With new investors on board, winds of change are blowing through Gail’s Bakery, but CEO Tom Molnar is standing firm on the principles the company was originally built upon.

The news that Bain Capital, in partnership with food entrepreneur-led Ebitda Investments, had bought a stake in Gail’s parent company Bread Holdings broke in September, with headlines in the national press as well as British Baker.

Although neither the size of the stake nor the amount invested was disclosed, even those outside the bakery industry could deduce from the coverage that this was – quite literally – a big deal.

However, according to Molnar, who’s co-founder and CEO of both Bread Holdings as well as Gail’s, the move represents no more than the “latest milestone” on the journey of a bakery business that has always looked towards a path leading onward and upward.

In terms of the future, Molnar – who will remain in place along with chairman Luke Johnson – has a clear view of the direction in which he wishes to steer Gail’s from here, and it won’t involve any U-turns on the guiding principles that have kept the company on track up to this point.

“As you grow – and we’re embarking on our fourth decade of growth – you need to keep focused on what made you fall in love with it in the beginning, which for me was great bread and amazing bakers,” he says. “We won’t lose sight of that. What we’ve done is bring in new partners who understand us and can add value.”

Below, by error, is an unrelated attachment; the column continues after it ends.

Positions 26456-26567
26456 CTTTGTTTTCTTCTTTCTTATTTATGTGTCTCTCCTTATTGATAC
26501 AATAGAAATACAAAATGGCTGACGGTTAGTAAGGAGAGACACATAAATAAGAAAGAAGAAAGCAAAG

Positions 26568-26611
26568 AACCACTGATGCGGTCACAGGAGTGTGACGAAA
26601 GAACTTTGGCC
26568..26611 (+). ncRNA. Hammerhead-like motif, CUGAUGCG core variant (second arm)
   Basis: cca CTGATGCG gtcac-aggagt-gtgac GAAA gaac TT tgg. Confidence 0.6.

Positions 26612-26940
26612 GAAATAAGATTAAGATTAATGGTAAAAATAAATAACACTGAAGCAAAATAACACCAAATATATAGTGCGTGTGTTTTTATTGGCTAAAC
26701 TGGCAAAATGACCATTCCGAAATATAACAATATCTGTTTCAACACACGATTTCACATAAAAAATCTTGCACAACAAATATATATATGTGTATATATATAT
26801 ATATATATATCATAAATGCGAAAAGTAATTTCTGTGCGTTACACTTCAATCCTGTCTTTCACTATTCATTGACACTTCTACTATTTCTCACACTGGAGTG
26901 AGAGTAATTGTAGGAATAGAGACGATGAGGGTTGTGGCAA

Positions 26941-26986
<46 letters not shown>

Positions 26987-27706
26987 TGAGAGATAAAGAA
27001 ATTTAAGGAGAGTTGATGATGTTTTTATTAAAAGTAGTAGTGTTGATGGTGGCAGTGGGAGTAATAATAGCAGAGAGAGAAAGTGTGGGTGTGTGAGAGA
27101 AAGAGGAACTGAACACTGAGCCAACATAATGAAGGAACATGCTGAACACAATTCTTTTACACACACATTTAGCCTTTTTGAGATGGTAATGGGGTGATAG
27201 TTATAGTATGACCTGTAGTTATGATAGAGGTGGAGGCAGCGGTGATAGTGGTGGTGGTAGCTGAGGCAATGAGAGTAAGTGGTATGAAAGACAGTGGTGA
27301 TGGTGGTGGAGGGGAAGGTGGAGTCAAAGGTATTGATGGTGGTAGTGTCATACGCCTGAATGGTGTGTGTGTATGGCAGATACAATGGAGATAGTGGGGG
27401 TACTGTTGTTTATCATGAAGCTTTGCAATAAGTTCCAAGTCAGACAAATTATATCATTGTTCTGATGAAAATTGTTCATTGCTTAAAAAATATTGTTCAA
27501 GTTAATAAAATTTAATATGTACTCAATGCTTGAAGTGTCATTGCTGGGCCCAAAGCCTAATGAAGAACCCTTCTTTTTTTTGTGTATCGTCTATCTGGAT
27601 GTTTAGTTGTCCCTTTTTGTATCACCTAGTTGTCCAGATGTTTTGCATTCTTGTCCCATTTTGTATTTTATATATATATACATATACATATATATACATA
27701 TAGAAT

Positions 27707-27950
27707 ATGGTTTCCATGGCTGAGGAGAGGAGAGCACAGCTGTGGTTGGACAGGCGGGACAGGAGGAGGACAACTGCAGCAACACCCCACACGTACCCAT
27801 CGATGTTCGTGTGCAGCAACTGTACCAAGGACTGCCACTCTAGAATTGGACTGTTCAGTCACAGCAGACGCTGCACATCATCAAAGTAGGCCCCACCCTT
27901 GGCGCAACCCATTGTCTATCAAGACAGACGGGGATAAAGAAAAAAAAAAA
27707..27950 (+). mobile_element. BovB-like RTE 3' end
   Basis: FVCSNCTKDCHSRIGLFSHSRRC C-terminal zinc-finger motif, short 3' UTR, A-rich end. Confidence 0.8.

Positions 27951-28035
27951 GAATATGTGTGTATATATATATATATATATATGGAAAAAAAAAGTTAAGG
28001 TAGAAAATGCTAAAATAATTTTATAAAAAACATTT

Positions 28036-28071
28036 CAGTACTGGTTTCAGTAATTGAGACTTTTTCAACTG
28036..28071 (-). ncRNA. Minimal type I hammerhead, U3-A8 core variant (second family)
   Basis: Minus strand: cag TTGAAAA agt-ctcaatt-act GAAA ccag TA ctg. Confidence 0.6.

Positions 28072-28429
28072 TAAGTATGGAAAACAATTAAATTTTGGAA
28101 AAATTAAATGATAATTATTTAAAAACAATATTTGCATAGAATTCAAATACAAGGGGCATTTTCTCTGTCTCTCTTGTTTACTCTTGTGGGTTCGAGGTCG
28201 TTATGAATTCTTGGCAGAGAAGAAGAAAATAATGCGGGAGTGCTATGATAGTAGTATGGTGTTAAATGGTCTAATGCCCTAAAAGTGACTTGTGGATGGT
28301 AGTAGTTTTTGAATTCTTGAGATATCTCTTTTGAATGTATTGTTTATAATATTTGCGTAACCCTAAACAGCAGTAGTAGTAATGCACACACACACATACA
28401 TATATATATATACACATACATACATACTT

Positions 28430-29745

Source: Gail’s Bakery

History lesson

As Molnar’s sentiments suggest, to gain an insight into Gail’s future we first need to look at its past. The bakery was started in back in the 1990s by Gail Mejia (hence the brand name). Molnar describes her as a “food pioneer, especially around baking”. Having assembled a “really great group of bakers”, for its first 10 years the business provided artisan bakery for chefs of high-end venues in London.

Molnar entered the scene at the end of that first decade. “I really got to know and like Gail, and loved what she had built,” he says. “So, for the second decade it was me and her, along with a couple of friends, carrying on what she’d been doing and maturing the operation.”

Helping the team to do this were those guiding principles to which Molnar remains committed. “We created a culture where the bakers are kings,” he explains. “Something else we’ve always talked about is that good food should be celebrated, and it should be fun.”

Those philosophies stood Gail’s in good stead as its journey of growth began in earnest. “We had these three bakeries that were in small garages around London, so we moved to one place where all the bakers could be together and we could focus on quality and craft,” Molnar recalls.


Source: Gail’s Bakery

More in store

Then someone had the “crazy idea” to open a few neighbourhood bakeries in addition to the restaurant supply business (known as the Bread Factory, still going strong today as a Bread Holdings firm). Hampstead was the first Gail’s store in 2005, followed by Notting Hill and St John’s Wood over the next three years.

As more stores sprang up, it became clear that “a whole bunch of new capabilities” were needed, so the company looked for outside help – and that came in the form of funding from investment company Risk Capital. “They helped us with the property, meaning we could grow further and make sure the business had a solid financial footing,” Molnar explains. “We kept the investment high and everything we made we put back into the business. We have carried on building, right up to this point where we have 73 sites and we’re getting set for our fourth decade.”